Call or Text 423-468-0840

news

Why I Don't Teach Eye Contact: How to Handle Leash-Reactivity

This might be another one of my unpopular opinions, however, this is what I see happening when a dog is leash-reactive: 

They see something that arouses their sympathetic nervous system. So that means they either want to chase a squirrel, they want to meet and play with another dog, OR they are actually feeling extremely nervous about potentially meeting another dog or a strange human. So your dog either wants to HUNT, chase, or play, and all of these things cause barrier frustration due to be restrained on the leash; or they are put into a state of fight/flight by whatever their particular trigger is. The reason that we want the dog to move and express that energy by either barking or pushing or playing tug with the owner is because there's a buildup of that sympathetic, flight/flight energy again, due to not being able to naturally move they way they would if at liberty. 

If your dog is in a state of drive, those particular core exercises will channel and ground their drive (desire) to hunt, play, and chase whatever stimulus has caught their attention. If your dog is going into fight/flight due to a reaction to their trigger, then the build-up of that energy is made more intense by the restraint of the leash and they are forced into "fight" because they obviously can't flee. There's a bottleneck of that energy that can make these dogs explosive on leash, like shooting water through a hose. Those SAME exercises will channel and ground this unresolved emotional baggage by putting the dog in a state of drive and draining that energy to ground (to the handler who accepts the emotional "charge" by becoming a sort of lightning rod).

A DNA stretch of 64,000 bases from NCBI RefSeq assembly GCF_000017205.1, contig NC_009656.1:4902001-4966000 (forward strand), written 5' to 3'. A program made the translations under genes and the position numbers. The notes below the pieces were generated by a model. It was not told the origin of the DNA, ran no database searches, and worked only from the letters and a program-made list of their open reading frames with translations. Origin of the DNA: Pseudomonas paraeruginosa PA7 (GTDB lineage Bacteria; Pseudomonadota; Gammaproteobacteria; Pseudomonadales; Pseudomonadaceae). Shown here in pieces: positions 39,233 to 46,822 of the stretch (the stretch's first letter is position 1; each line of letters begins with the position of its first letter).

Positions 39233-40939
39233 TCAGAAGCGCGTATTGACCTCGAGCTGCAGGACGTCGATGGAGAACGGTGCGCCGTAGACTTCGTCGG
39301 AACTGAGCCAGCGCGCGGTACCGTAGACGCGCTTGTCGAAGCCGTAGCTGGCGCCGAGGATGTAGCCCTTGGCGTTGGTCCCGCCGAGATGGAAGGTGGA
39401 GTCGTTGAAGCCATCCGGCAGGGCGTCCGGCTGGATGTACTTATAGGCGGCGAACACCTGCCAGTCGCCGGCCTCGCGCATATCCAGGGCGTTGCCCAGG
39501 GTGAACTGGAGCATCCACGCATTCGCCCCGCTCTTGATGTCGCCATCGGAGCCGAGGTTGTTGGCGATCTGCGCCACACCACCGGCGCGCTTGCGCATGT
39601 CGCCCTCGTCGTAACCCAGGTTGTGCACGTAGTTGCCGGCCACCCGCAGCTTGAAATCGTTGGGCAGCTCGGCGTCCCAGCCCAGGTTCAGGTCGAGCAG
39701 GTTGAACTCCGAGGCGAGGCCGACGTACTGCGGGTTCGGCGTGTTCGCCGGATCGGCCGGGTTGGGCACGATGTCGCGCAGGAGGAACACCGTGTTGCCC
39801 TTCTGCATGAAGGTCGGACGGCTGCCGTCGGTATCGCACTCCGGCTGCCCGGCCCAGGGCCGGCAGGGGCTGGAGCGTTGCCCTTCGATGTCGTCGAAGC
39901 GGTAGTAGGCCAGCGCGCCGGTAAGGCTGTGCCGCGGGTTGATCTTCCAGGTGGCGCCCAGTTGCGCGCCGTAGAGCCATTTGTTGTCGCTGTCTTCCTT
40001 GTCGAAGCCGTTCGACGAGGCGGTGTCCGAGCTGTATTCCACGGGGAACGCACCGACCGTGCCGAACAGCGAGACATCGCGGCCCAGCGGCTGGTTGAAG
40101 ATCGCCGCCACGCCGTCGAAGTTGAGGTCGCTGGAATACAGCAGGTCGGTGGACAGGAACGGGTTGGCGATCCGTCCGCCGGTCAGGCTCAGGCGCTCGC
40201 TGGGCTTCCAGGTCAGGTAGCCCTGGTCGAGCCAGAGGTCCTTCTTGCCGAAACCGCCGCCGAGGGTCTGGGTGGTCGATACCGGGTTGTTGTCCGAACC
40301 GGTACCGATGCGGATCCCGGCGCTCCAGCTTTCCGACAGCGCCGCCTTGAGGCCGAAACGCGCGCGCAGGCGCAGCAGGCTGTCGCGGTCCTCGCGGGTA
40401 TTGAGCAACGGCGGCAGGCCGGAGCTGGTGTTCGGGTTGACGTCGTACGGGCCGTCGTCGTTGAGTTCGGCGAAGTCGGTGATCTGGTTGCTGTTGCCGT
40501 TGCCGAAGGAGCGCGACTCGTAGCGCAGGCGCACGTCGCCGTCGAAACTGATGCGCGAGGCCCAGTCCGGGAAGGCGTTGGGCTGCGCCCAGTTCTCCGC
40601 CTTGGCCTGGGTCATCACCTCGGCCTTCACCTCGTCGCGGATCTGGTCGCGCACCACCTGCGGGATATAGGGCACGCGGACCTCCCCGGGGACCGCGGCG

So you have a dog who is in a high state of arousal, and because we have the dog on a leash, their movement is restricted so they can't express that energy in way that would feel really good to the dog. I see a lot of people then put their dog into a "sit" and ask for "eyes on me." The problem is, you are further restricting their movement! And you might actually be inadvertently putting your dog into a FREEZE response, which is actually an even less desirable response than fight or flight. Normally the nervous system only goes into freeze (think of a possum playing dead) when the nervous system calculates that the animal will not survive the interaction if utilizing fight or flight. The very last option we have is to freeze. Now your dog is like, oh shit, this is dangerous, I guess I will check out and play dead (dissociate). 

Sitting still in the face of danger, arousal, prey, play, etc. is SO unnatural for the dog. You're either going to make the issue worse (especially by forcing eye contact which further stresses the dog with your predatory gaze), and at the very least you are creating conflict between you and your dog who wants to move and relieve the pressure of the situation. The dog no longer sees you as a friend they can count on to help relieve stress. 

Alternatively, you could ask the dog to bark on command, you could run with your dog, maw and mirror with your dog (dance and play), give the dog a bite, or have them push for food. All of these things are going to help express that sympathetic energy. Additionally, you are attracting and channeling that energy to YOU as the handler. This regulates the dog's nervous AND you get credit for the good feeling, it's a win/win situation! I hope that makes sense. When the dog's body is telling them, "Hey, it's time to move," and you are in agreement, you are putting yourself in alignment with your dog. 

Sitting and putting "eyes on me" does not help the dog move the energy which is quickly bubbling up inside. Let your dog MOVE. If your dog naturally makes eye contact with you, they are looking to co-regulate with you! Help them! Give them engagement, play, contact, and grounding. 

 


Older Post Newer Post